In a major decision, the Reserve Bank of India (RBI) on Tuesday banned banks from issuing Letters of Undertaking (LoUs) - instruments used allegedly by diamantaire Nirav Modi and his uncle Mehul Choksi to defraud state-owned PNB of Rs almost 13,000 crore in connivance of bank officials.
However, "letters of credit and bank guarantees for trade credits for imports into India may continue to be issued subject to compliance with" existing regulations, a notification from RBI said.
Among others, the agency has arrested Gokulnath Shetty, the then deputy manager (now retired) of PNB, in connection with issuance of fraudulent letters of undertaking (LoUs) to Choksi-owned firms. This is with response to a Hindustan Times Report mentioning that Nirav Modi in an email had offered jewelry worth Rs. 2,000 crore, current account deposits of Rs 200 crore and immovable properties of Rs 50 crore to settle part of his liabilities.
RBI in 2015 only observed that banks are extending non-fund based credit facilities like guarantees / stand-by letter of credits / letter of comforts etc. on behalf of JV / WOS / WoSDS for purposes which are not connected with their business, rather, in certain cases, these facilities are used to avail foreign currency loans for repayment of Rupee loans. Banks charge a fee from the importer for the LoU.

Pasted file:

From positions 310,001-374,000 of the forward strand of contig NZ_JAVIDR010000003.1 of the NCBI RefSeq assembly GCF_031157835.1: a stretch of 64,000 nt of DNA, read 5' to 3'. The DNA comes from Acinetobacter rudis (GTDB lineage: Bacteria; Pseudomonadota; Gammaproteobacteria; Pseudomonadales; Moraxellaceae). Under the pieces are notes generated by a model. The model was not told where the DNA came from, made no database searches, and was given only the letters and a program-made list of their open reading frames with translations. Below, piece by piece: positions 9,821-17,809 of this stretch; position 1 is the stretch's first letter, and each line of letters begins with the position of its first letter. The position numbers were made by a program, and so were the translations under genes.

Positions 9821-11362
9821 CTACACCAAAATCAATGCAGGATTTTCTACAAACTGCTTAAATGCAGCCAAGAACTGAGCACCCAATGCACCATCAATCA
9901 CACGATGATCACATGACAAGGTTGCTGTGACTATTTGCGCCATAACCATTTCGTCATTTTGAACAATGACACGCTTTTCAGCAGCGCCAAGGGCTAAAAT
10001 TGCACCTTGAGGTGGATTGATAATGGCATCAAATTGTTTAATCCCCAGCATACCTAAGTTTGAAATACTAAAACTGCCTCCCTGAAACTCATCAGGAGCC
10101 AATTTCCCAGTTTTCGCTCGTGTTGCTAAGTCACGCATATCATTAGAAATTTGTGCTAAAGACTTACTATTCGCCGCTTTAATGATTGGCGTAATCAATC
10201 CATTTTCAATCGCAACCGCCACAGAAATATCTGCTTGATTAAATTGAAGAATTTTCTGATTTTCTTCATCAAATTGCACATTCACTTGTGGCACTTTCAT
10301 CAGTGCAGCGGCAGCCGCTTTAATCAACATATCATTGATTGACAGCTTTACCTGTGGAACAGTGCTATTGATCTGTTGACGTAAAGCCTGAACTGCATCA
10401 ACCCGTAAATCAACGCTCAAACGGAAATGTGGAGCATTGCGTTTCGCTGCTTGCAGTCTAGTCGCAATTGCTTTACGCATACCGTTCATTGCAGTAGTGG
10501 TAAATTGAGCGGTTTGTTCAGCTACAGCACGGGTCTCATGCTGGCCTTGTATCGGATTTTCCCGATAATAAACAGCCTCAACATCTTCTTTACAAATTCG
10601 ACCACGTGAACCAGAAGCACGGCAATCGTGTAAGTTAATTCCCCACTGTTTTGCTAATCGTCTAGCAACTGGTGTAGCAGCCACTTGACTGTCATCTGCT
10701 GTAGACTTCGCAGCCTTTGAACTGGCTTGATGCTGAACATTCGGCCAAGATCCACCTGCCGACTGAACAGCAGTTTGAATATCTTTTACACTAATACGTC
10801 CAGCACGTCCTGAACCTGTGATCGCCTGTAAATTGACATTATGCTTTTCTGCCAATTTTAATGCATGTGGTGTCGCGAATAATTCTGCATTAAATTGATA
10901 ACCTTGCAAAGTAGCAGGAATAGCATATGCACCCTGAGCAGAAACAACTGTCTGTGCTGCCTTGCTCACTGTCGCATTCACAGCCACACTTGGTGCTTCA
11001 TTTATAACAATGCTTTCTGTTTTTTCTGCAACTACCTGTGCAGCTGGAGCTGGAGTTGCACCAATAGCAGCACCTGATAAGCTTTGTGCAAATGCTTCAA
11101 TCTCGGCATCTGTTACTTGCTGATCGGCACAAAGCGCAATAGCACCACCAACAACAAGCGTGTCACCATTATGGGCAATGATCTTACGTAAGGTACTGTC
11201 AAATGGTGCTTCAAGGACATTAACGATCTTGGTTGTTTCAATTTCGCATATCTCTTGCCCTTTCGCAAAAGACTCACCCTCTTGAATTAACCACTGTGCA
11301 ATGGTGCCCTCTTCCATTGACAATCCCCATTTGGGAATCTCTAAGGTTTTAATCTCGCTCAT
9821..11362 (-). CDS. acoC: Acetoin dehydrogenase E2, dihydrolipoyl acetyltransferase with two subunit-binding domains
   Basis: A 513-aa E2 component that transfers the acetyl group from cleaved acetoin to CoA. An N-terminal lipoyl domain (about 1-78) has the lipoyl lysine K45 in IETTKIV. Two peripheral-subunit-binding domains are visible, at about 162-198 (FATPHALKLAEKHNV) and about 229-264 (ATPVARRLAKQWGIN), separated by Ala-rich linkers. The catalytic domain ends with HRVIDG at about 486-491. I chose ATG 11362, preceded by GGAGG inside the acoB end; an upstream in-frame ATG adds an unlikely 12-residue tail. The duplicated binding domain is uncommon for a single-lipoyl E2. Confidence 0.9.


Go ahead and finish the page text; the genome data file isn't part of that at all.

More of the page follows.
Companies belonging to Modi and Choksi allegedly colluded with employees of Punjab National Bank's Brady House branch in Mumbai to obtain fraudulent LoUs, without providing any margin money as security.
Thus, many Indian banks' overseas branches sanctioned forex credit.
As a trade financing measure, overseas banks usually lend to importers based on the LoUs issued by the importers' bank. Recent reports also highlight that, billionaire Modi has refused to join the CBI investigation related to the case, citing that he has a business overseas.